LONDON (ICIS)--Benzene and styrene availability in Europe for the remainder of 2019 will most likely be long, and that length is set to prevail into 2020 on the back of increased Asian capacity.
Benzene and styrene are each coming out of the peak turnaround season, set to conclude by the end of June and which went according to plan, leaving little impact in the markets.
There was a massive inventory built-up in preparation for the outages, which caused styrene prices to rise from November to April.
Inventories are now being drawn down.
Benzene prices have been following the US’ global pricing lead and look set to continue that trend for now.
Europe is trading at just below a workable arbitrage to the US. While Europe was the highest-priced region for a long while, it is now second, with Asia third.
Trade is expected to continue being thin in a long market for both products, with business increasingly being done on a contractual basis to limit risks.
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Length in the global benzene market has been exacerbated by the start-up of on-spec production at Hengli Petrochemical’s 970,000 tonne/year benzene plant in April. The plant is based in Dalian, China.
Output is slated for the merchant market, as the plant’s 720,000 tonne/year downstream styrene unit might not start up in 2019.
European styrene prices have made recent gains on the back of a firmer prompt market in Asia, despite domestic length and weak derivative demand in a buyers' market.
Inventories in east China have fallen recently to the lowest level recorded so far in 2019.
The Asian market could tighten as South Korea's Hanwha Total is now expected to restart later than expected, in early July, and with normal production set for mid-July.
Around 150,000 tonnes of styrene arrived in Europe between April and June from the US and the Middle East to compensate for lost volumes during the spring maintenance period.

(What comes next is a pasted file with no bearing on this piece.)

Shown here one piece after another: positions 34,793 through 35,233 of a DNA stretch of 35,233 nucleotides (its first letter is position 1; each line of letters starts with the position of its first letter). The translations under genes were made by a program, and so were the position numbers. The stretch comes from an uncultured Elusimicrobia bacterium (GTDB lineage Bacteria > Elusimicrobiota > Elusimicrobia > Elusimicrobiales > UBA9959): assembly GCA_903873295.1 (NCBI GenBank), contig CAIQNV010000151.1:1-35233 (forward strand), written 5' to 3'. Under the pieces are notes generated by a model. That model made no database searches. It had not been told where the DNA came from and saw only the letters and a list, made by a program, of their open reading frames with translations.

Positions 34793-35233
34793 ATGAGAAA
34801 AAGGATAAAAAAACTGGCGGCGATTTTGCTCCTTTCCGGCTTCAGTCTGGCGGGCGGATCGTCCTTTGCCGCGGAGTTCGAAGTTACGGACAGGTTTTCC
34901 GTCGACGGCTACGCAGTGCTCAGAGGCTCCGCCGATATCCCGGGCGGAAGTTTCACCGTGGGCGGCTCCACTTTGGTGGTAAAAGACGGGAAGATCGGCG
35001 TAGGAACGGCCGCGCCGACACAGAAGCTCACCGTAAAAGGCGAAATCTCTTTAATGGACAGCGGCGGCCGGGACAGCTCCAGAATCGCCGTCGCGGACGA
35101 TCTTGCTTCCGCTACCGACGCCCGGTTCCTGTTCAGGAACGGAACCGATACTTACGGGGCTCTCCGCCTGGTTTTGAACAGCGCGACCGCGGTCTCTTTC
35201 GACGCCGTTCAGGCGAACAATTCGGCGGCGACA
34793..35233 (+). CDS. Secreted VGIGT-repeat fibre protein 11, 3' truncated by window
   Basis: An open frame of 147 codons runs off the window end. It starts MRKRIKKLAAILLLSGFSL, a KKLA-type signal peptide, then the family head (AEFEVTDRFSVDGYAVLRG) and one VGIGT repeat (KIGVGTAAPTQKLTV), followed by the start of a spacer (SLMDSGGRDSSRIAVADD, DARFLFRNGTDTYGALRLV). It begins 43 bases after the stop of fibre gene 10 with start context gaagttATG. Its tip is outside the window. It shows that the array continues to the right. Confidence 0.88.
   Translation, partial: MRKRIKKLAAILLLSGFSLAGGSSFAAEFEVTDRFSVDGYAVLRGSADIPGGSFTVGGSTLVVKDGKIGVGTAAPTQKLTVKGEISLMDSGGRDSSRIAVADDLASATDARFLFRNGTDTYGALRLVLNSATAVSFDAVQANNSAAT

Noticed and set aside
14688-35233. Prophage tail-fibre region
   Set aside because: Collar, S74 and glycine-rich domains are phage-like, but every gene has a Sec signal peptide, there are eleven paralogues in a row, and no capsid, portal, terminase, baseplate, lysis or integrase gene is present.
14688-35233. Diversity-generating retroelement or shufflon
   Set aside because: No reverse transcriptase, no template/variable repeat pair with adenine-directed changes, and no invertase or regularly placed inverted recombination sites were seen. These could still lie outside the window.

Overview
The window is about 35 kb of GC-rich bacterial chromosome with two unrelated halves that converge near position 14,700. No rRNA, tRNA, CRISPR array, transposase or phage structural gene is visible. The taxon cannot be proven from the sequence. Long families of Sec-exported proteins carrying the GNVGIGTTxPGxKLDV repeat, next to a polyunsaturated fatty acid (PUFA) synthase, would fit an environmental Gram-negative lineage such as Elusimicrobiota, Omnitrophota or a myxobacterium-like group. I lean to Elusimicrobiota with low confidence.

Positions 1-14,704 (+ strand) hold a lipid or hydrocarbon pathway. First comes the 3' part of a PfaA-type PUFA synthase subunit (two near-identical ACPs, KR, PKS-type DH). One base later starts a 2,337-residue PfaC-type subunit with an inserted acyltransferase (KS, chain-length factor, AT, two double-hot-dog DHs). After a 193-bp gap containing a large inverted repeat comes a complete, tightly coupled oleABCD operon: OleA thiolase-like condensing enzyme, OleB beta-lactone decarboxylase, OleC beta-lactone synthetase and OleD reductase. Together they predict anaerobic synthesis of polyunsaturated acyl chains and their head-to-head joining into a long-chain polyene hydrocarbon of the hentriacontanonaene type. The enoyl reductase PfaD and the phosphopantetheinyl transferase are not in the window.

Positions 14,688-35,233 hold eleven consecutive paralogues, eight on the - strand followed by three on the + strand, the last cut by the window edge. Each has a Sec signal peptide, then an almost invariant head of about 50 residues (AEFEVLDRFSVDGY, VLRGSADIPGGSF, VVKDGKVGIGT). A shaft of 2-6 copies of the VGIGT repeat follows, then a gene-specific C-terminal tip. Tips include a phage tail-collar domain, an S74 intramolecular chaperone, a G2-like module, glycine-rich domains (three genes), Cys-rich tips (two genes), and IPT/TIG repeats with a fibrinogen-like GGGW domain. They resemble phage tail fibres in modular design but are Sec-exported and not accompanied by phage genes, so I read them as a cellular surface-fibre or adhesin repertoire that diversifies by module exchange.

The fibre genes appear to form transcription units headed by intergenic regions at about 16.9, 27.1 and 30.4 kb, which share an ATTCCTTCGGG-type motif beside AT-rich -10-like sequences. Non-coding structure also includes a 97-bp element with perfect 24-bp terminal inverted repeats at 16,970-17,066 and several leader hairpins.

|Company||Location||Capacity tonnes/year||Start date||End date|
|Synthos||Kralupy, Czech Republic||170,000||March / April||April / May|
|Shell||Moerdijk, Netherlands||450,000||Late April / early May||H1 July|
|Trinseo||Bohlen, Germany||330,000||Early May||June|
|LyondellBasell / Covestro||Maasvlakte, Netherlands||680,000||mid-September||mid-November|
Up to 20,000 tonnes in exports might leave Europe for Asia – namely India and Korea – in the coming weeks, but domestic supply will remain long.
As demand looks stable, at best, there is no likely home for excess volumes.
Derivative demand is under pressure because of macroeconomic uncertainty, and that has reduced performance in end markets like automotive and other key manufacturing industries.
Demand is weak across derivatives like acrylonitrile butadiene styrene (ABS), high impact polystyrene (HIPS) and expandable polystyrene (EPS).
Some of the uncertainties that are causing reticence are stemming from geopolitical issues.
Global trade has had to adapt to anti-dumping measures, work around the intensified US-China trade war, and deal with protracted Brexit discussions.
General macroeconomic malaise has led to revised expandable polystyrene (EPS) forecasts, and suggestions that macroeconomics could dictate reduced run rates at styrene plants in some parts of the world.
Global styrene capacity is expected to grow at a remarkable rate over the next five years, with estimates of more than 5m tonnes/year on top of current capacity.
A number of plants are due to come online, predominantly in Asia, and most in China.
A couple of the largest plants planned are the Zhejiang Petrochemicals facility and Hengli Petrochemical.
There are turnarounds planned for the third quarter in Europe, but Asian supply will lengthen once plants there restart.
If everything plays out as it appears at present, the market will stay long and most likely lengthen.
Benzene is used to produce a number of intermediates that are used to create polymers, solvents and detergents.
Styrene is a chemical used to make latex and polystyrene resins, which in turn are used to make plastic packaging, disposable cups and insulation.
Pictured: EPS insulation being fitted to a
wall house in the UK; European demand for the
styrene downstream product is weak
Source: Graham Harries/Shutterstock
Focus article by Helena Strathearn
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